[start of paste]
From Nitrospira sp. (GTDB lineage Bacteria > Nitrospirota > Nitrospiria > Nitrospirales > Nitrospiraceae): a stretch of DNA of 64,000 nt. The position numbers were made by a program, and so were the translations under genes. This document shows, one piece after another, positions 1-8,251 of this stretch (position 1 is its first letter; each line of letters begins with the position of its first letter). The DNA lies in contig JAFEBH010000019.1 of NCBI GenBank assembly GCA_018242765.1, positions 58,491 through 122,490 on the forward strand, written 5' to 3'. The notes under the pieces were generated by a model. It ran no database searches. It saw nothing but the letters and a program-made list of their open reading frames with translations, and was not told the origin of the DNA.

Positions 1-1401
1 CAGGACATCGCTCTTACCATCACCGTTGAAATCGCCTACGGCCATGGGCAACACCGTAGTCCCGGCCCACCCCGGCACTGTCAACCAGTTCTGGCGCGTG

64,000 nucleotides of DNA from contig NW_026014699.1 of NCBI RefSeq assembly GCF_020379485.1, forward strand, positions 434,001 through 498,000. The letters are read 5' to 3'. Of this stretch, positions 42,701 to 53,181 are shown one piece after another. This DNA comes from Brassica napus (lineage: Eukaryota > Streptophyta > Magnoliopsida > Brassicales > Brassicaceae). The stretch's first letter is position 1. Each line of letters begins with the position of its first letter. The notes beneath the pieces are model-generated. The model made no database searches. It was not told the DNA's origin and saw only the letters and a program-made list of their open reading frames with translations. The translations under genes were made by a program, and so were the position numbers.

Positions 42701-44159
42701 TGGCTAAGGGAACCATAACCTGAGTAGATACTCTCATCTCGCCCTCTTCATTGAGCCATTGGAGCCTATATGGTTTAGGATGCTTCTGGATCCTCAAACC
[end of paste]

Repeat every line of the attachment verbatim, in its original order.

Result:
From Nitrospira sp. (GTDB lineage Bacteria > Nitrospirota > Nitrospiria > Nitrospirales > Nitrospiraceae): a stretch of DNA of 64,000 nt. The position numbers were made by a program, and so were the translations under genes. This document shows, one piece after another, positions 1-8,251 of this stretch (position 1 is its first letter; each line of letters begins with the position of its first letter). The DNA lies in contig JAFEBH010000019.1 of NCBI GenBank assembly GCA_018242765.1, positions 58,491 through 122,490 on the forward strand, written 5' to 3'. The notes under the pieces were generated by a model. It ran no database searches. It saw nothing but the letters and a program-made list of their open reading frames with translations, and was not told the origin of the DNA.

Positions 1-1401
1 CAGGACATCGCTCTTACCATCACCGTTGAAATCGCCTACGGCCATGGGCAACACCGTAGTCCCGGCCCACCCCGGCACTGTCAACCAGTTCTGGCGCGTG

64,000 nucleotides of DNA from contig NW_026014699.1 of NCBI RefSeq assembly GCF_020379485.1, forward strand, positions 434,001 through 498,000. The letters are read 5' to 3'. Of this stretch, positions 42,701 to 53,181 are shown one piece after another. This DNA comes from Brassica napus (lineage: Eukaryota > Streptophyta > Magnoliopsida > Brassicales > Brassicaceae). The stretch's first letter is position 1. Each line of letters begins with the position of its first letter. The notes beneath the pieces are model-generated. The model made no database searches. It was not told the DNA's origin and saw only the letters and a program-made list of their open reading frames with translations. The translations under genes were made by a program, and so were the position numbers.

Positions 42701-44159
42701 TGGCTAAGGGAACCATAACCTGAGTAGATACTCTCATCTCGCCCTCTTCATTGAGCCATTGGAGCCTATATGGTTTAGGATGCTTCTGGATCCTCAAACC